Assault Racehorse

Assault won the Triple Crown in 1946, making him the seventh horse to claim the honor. A fact that makes Assault unique is that he is the only Triple Crown winner to be bred in Texas. The horse was sired by Bold Venture and foaled at the legendary King Ranch. The ranch was mostly known for cattle breeding, but Assault forever guaranteed King Ranch a place in the thoroughbred racing history books.

The King of King Ranch

No one can say for certain what inspired the most famous ranching operation in America to get involved in thoroughbred racing. Get involved they did, however, and Assault was foaled at the massive spread on March 26, 1943. As you might imagine, expectations were very high. King Ranch had a reputation for excellence in everything it did.

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The immediate impression made by Assault was not a good one. The horse seemed to have a propensity for hurting himself. As a yearling, Assault was curiously investigating his King Ranch surroundings and stepped on a surveyor’s stake. The stake pierced the colt’s right front hoof. Healing was a tedious process, and the hoof suffered a permanent deformation that would remain with Assault his entire life. He developed a limp. Most horses who suffer such injuries in their youth find their racing careers jeopardized.

Such was not the case with Assault. The horse learned to compensate for his abnormality. He had a strange walk and gait, but somehow the colt learned how to run despite the ailment. Later, this ability would earn Assault a nickname. Racing fans began to call him the Club-Footed Comet.

There were other problems. Assault suffered from a kidney ailment, a splint bone, and problems with his fetlock and knee joints. All of these injuries had the potential to end his career before it even started. Even worse, Assault was a bleeder. When horses run, the capillaries in their lungs can become engorged with blood. This blood can then be forced through the nostrils when a horse exerts itself while running, making it hard for the horse to breathe. In many cases, a horse that continues to bleed will be permanently barred from the sport of horse racing.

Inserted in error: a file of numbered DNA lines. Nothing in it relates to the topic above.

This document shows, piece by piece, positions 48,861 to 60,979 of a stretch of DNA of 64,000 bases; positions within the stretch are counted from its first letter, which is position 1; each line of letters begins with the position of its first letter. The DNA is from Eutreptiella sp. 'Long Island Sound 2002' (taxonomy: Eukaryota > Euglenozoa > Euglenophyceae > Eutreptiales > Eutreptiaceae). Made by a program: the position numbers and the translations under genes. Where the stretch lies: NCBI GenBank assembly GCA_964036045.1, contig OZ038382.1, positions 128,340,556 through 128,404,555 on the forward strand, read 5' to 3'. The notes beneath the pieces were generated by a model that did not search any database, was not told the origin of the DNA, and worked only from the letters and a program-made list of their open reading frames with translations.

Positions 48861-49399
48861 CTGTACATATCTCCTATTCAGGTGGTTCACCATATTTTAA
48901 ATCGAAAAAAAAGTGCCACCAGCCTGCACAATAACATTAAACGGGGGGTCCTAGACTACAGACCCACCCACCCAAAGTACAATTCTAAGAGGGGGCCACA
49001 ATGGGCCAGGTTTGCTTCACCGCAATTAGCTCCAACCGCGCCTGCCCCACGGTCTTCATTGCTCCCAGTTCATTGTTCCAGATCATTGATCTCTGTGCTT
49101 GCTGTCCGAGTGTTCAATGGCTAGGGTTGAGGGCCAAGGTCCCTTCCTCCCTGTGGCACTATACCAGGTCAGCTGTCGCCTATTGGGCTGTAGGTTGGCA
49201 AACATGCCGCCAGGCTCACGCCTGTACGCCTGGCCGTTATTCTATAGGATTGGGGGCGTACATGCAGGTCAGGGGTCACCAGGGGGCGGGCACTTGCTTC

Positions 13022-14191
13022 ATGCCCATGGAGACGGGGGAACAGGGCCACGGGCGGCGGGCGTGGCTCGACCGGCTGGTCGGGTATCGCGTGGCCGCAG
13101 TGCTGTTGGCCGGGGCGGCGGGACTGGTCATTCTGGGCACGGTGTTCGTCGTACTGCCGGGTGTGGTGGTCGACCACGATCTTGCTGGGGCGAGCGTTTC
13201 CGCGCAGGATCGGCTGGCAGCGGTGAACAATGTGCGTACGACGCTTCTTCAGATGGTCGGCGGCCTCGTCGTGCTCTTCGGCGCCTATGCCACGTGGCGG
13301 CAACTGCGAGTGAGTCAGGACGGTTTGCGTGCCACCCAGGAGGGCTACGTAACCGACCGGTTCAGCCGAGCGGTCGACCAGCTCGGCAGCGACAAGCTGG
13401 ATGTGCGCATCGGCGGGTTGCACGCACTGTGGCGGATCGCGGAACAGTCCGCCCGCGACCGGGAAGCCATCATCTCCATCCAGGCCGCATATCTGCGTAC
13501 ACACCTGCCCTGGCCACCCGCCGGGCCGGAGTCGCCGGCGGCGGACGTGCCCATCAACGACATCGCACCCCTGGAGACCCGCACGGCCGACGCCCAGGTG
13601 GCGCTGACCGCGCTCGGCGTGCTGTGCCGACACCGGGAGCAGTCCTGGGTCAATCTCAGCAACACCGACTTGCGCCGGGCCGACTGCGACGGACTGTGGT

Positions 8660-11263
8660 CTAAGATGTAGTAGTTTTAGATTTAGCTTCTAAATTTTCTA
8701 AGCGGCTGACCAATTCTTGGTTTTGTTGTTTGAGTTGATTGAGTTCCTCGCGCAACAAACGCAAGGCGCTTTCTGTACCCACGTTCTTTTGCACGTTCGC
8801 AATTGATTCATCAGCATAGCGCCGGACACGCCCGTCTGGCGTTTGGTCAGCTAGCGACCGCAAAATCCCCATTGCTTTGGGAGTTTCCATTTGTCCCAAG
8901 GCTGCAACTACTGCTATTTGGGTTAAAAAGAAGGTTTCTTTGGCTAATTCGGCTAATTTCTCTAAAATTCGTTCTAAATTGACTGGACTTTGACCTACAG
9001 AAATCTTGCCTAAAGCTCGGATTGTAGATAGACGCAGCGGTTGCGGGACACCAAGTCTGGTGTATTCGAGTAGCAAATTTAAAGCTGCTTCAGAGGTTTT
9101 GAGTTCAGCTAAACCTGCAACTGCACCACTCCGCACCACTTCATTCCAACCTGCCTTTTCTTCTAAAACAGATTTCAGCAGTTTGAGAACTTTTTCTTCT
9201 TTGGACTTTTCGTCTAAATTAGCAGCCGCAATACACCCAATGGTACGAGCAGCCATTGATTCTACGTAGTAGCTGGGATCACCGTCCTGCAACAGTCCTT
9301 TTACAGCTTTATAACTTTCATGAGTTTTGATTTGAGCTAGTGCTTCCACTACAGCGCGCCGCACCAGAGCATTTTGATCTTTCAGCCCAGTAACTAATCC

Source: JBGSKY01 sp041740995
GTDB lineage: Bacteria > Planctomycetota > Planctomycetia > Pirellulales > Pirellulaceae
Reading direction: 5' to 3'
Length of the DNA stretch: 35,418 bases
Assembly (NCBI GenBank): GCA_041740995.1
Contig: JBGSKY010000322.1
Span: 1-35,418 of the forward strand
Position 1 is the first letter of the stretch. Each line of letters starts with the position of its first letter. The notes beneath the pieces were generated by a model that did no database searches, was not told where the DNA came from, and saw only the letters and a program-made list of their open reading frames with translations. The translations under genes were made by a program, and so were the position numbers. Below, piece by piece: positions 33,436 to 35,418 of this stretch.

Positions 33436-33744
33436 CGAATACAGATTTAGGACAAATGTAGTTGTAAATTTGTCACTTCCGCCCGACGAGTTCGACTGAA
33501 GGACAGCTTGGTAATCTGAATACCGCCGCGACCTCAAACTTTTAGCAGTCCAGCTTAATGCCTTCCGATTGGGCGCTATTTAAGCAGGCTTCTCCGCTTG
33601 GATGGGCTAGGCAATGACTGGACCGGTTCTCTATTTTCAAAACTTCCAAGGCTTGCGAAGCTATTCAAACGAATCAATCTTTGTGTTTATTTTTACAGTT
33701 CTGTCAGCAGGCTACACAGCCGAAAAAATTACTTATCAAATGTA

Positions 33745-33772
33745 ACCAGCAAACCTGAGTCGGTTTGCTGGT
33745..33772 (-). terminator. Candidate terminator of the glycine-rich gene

The physical issues were bad enough, but there was something else. King Ranch did not have a foothold in the thoroughbred horse racing industry. They had made a name for themselves breeding quarterhorses, but this breed was typically looked down on by thoroughbred owners as inferior. King Ranch was an outsider in a world of blue blood race horse owners, and some of those owners would have preferred the ranch stick to raising cattle.

The prominent owners didn’t know that Assault was going to succeed on a grand scale despite their objections. Assault was destined to become the King of King Ranch.

Racing Into the History Books

Assault was sent to Max Hirsch for training and made his racing debut in 1945 at the age of two. His first effort was everything the racing community had hope for and expected. The colt could only finish 12th in his first race. It was an embarrassment for the King Ranch owners, and those owners did not take kindly to being embarrassed on a national level. It would not be surprising if the ranch considered scrapping their thoroughbred experiment. Instead, they persisted and Hirsch continued his patient work.

Things did not immediately improve. Assault raced nine times in his two-year-old year and won only twice. One of those wins was a four-way photo finish in the Flash Stakes, not necessarily something to be proud of.

At the age of three, Hirsch decided to put the colt in the Wood Memorial Stakes. The Wood Memorial has long been a prep race for the Kentucky Derby. Most people sneered at the inclusion of Assault. His race record indicated that he was no where near the caliber of horses that he would be competing against. Nevertheless, Assault won the Wood Memorial and was firmly established as a Derby hopeful. Then came a disappointing fourth in the Derby Trial, and racing insiders considered Assault an outsider for the Kentucky Derby at best.

Jockey Warren Mehrtens was given the mount in the Kentucky Derby, likely because Hirsch and King Ranch could not secure the services of a more talented rider. Mehrtens was a second-tier jockey but rode often for Hirsch in low-level races. He could not have known on Kentucky Derby day that he was about to forever ingrain his name in horse racing legend.

Assault and Mehrtens were not supposed to win the Kentucky Derby. No one must have told them that. Win they did, and in stellar fashion. Assault destroyed his field of rivals by eight lengths. Heading into the Preakness, Assault was installed as the favorite.